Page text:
Financial Instruments

Polluter Pays Principle

The ‘polluter pays’ principle is the commonly accepted practice that those who produce pollution should bear the costs of managing it and take into account external effects on human health and the environment. The polluter pays principle is an economic principle through which external costs can be internalised and is a way of allocating costs for pollution. This principle has been one of the guiding environmental principles in European Union law since 1975. The principle does not answer the question of who shall be seen as the polluter, when the pollution has been deemed to have occurred or which costs shall be covered. The principle allocates liability for costs for waste disposal or waste management to the final holder of the waste, or the previous holders of the waste. The polluter pays principle encompasses ex ante, as well as ex post applications. The EU Waste Framework Directive provides for liability to be channelled to the producer of the product or the distributors or holders of this product.

The most common ex ante application is producer pays principle whereby the responsibility for the cost of waste management is carried by those who produce the product. Whilst the ex post application is the user pays principle. In Malta, this principle is further divided into two: commercial, industrial and institutional users, who are directly responsible to pay for the waste they generate, and the households whose responsibility is carried by Local Councils and financed for through local taxes.

Ex Ante Application – Producer Pay Principle

The revised Waste Framework Directive contains a number of new rules on polluter pays principle applications. The emphasis being on transparency and full recovery of associated costs. In Malta’s case where pay-as-you-throw schemes are not yet directly applied to households, it would be wise to take the opportunity to revisit them. The current extended producer responsibility (EPR) schemes, were part of a strategy to support better design for managing post-consumer waste streams. These schemes have fallen short of this objective. The recycling targets show little, if any, signs of improvements and there is considerable direct and indirect public funding to the schemes for them to survive.

Ex Post Application – User Pay Principle: Household users and Commercial users

Local Councils are responsible to fund the user pay principle for households, who pay for the collection and disposal of mixed waste. The collection of household dry recyclables is organised and paid for by packaging waste schemes and in some instances supplemented by Local Councils, while household organic bag collection is organised by Local Councils and paid through WasteServ.

On the other hand Regulations oblige the hospitality industry to pay for their collection systems, these Regulations are not robust enough nor exhaustive to cover for all the commercial activities beyond the hospitality industry. Furthermore, the regulations are not clearly obligatory, do not impose separation at source making enforcement weak. Public institutions on the other hand have no regulatory obligations whatsoever. Regulations need to be improved and provisions made so that Local Councils or the collection operator can charge for collection of commercial waste.

Thus, before any consideration for a pay-as-you-throw mechanism for households, a number of measures that need to be taken to improve the system so that the collection infrastructure is made more customer centric and commercial and institutional waste is properly managed.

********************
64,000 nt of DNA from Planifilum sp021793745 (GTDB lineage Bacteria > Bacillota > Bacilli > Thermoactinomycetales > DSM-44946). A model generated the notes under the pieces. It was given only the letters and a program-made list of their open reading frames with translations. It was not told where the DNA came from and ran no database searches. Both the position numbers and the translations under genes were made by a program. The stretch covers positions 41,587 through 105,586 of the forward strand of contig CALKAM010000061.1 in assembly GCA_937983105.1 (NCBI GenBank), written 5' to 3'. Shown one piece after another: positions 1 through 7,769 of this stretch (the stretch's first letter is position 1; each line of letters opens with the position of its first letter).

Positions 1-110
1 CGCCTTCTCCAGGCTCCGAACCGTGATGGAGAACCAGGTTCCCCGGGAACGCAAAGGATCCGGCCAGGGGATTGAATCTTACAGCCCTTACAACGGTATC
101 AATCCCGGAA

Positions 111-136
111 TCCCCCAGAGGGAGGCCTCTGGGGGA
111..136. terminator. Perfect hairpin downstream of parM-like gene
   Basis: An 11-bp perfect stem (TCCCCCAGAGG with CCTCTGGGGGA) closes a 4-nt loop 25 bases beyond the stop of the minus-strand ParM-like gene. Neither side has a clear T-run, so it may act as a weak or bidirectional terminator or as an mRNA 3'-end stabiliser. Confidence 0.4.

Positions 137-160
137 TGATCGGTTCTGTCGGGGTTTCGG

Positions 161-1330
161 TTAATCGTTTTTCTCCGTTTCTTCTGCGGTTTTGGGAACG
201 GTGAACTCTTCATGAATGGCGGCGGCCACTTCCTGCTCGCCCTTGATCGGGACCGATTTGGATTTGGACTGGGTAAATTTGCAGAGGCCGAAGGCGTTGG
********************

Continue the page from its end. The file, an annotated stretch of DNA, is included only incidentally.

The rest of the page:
Extended Producer Responsibility

The concept of Extended Producer Responsibility is one that deserves further consideration and practical application in various areas and sectors, and one which has recently also become very popular within the European Union. The Agency will focus its review of EPRs in the context of the Waste Framework Directive’s 2018/851 definition: extended producer responsibility scheme, means a set of measures taken by Member States to ensure that producers of products bear financial responsibility or financial and organisational responsibility for the management of the waste stage of a product’s life cycle.

EPR models should form an intrinsic element for the transition to a circular economy. Using a multi-actor approach, waste management solutions can be developed focusing on real problems and creating leverage for new circular economy activities. The creation of circular economy business models rests on two pillars. On one hand it is an explorative activity to identify individual products or waste streams or groups of similar products or waste streams, carry out research on sustainable technical solutions and assess market conditions whilst on the other hand, it is the collective action of bringing together the stakeholders from various horizons and motivations with complementary types of knowledge – technical, regulatory, practical and others.

The adaptation of this concept within the local context will revolve along the lines where the producers placing products on the market have the necessary financial and organisational means to meet their extended producer responsibility obligation across the whole territory, product and material coverage. This shall be done without limiting those areas where the collection and management of waste are the most profitable, whilst; ensuring equal treatment of producers of products regardless of their origin or size, without placing a disproportionate regulatory burden on producers, including small and medium-sized enterprises, of small quantities of products; and performing recovery and maximising the preparation for recycling operations.